Q. What are some of the trends or changes you've seen?
A. Two areas: Ramp Access and Automation. After Lockerbie, the government of the UK introduced a lot of additional security around ramp access. More recent events have seen this trend accelerating around the world. But, the biggest change is the amount of automation since the 1970s. Advances in certain areas, for example, the check-in processes and load control processes have been automated and have improved accuracy and efficiency. On the handling side, what I find is quite interesting is the number of bulk loaded airplanes that are still about. With baggage handling, the bigger aircraft are containerized so you only have to handle the bags once at departure to put them into the container, and once at arrival to take them out of the container. With bulk loaded aircraft, up to the 757, every bag has to be loaded individually into the aircraft. So the bag is handled a lot more - you handle it at the terminal, you handle it twice at the plane, and so on. So, there is a huge amount of manual handling that goes on and the aircraft bellies really haven't changed. The new generation aircraft we have these days - everything on them is absolutely new technology - except where the poor loading guys have to work. That hasn't changed, in fact, all it's done is gotten worse because the bellies have gotten longer. It remains very much a manual job.
Q. What are some of the challenges you encounter in your day-to-day?
A. A major challenge is trying to make sure we get the idea of best practices out to everyone. Efficiency, not speed, is the key to minimising the time the aircraft is on the ground. Safety is always the first priority. We have an Airside Safety Group that meets twice a year - reporting to the Ground Handling Council - and developing the safety items published in the Airport Handling Manual. We get quite a lot of information coming in through members of the group. We try to encourage people to share their experiences - both good and bad. When we receive such reports, we are happy to be able to facilitate the sharing of the information with the rest of the industry - on an anonymous basis, of course.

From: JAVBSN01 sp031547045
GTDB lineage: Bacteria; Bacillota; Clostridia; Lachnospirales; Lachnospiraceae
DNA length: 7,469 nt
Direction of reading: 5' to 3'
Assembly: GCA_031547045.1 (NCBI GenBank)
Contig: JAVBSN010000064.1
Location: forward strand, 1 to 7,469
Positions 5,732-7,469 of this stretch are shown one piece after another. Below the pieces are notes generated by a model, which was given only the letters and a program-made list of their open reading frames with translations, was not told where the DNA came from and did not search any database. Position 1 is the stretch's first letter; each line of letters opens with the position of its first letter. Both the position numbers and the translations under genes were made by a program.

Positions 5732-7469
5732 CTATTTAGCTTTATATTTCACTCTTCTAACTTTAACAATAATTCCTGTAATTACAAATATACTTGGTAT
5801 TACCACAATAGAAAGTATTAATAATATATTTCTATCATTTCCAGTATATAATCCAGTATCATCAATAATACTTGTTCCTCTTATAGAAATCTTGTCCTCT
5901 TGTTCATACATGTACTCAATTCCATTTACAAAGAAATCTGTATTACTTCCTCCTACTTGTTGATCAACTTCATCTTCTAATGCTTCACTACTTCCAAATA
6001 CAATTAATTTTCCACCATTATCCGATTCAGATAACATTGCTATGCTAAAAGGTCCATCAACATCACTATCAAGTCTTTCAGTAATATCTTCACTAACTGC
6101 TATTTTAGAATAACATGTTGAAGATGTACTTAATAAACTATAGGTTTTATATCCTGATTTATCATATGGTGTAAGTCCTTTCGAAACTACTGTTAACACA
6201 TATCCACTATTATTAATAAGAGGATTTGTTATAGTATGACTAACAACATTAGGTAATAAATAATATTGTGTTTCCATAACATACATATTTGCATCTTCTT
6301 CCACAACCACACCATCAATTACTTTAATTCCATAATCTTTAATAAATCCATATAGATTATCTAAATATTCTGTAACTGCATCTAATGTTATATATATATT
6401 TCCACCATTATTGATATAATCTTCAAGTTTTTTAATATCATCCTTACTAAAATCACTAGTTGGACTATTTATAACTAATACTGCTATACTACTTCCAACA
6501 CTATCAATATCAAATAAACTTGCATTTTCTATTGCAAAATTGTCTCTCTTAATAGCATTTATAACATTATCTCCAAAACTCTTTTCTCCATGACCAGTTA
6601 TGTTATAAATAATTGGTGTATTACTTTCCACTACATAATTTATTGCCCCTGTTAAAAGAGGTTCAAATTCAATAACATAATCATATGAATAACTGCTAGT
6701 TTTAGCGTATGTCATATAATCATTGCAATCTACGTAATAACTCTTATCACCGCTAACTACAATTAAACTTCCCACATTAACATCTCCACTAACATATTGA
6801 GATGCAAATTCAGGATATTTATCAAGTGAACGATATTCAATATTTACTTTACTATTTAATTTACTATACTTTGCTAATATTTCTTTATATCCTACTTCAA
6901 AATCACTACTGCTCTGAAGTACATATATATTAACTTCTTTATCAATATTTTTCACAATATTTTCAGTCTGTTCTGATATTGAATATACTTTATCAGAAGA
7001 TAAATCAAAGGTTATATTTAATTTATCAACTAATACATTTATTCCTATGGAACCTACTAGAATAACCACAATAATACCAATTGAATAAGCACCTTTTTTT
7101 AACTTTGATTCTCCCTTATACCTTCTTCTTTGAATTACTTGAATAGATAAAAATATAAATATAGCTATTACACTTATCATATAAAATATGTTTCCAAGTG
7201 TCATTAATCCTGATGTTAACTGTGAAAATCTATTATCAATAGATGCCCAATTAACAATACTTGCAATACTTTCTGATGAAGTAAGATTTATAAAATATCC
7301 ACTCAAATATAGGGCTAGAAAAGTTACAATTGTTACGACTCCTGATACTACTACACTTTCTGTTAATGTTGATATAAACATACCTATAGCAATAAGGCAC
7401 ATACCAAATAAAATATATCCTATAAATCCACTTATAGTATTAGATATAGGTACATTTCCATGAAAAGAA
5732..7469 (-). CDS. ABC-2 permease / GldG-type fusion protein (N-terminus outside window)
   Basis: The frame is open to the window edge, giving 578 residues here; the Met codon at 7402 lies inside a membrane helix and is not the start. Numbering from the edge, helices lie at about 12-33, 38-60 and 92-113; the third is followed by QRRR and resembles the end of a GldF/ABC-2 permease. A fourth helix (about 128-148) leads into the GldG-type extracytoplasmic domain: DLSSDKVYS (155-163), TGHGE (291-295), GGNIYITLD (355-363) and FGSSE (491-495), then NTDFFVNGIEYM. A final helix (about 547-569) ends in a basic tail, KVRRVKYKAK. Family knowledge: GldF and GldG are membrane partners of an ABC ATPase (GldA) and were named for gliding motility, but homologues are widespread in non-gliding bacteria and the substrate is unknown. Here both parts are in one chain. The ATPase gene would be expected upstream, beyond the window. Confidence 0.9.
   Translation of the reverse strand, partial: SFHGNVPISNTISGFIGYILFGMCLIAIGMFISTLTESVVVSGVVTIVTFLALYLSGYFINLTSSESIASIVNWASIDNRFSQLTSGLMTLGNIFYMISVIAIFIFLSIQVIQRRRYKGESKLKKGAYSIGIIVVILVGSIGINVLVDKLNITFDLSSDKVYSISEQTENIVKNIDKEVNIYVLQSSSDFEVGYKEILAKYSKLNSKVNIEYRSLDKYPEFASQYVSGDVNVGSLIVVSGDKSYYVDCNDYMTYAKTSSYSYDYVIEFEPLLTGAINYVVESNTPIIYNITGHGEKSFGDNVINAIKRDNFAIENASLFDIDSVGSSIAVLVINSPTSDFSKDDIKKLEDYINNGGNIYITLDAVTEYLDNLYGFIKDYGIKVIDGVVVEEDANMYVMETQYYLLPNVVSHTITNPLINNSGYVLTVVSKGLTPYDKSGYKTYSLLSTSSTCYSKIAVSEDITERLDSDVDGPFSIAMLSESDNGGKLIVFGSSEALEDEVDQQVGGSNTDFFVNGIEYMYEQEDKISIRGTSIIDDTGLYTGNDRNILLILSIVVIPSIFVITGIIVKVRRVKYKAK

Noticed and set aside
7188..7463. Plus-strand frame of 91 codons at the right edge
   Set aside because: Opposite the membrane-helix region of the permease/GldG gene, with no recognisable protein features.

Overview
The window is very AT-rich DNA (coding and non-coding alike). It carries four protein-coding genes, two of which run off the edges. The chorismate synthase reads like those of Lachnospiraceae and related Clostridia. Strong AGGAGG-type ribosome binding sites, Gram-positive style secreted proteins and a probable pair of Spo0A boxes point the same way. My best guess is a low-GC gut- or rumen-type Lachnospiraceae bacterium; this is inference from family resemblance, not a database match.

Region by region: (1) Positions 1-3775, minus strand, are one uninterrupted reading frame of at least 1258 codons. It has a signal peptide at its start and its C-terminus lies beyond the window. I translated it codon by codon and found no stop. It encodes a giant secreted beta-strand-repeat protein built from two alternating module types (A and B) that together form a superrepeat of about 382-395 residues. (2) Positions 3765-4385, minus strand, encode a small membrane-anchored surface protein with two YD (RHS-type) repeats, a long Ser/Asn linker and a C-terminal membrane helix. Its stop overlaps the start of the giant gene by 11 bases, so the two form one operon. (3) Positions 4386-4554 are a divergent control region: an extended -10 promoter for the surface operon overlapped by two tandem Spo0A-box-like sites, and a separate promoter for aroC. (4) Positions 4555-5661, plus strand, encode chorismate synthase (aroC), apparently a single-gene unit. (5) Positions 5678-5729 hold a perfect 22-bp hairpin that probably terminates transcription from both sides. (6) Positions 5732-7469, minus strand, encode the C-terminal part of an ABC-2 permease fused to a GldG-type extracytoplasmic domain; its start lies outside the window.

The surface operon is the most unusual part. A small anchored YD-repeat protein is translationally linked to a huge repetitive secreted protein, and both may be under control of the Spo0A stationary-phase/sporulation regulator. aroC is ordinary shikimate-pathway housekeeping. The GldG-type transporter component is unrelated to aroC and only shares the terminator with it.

Another huge challenge is costs. We are all too aware that our industry is in desperate times, external factors continue to affect revenues. We have to facilitate exploration of any new ideas to reduce costs for our members. The airport services team is involved in projects and working groups to increase efficiency and reduce costs. I am very much involved in the common use, self-service standard that will shortly be published by IATA. This will allow airlines to provide self-service check-in facilities through shared kiosks.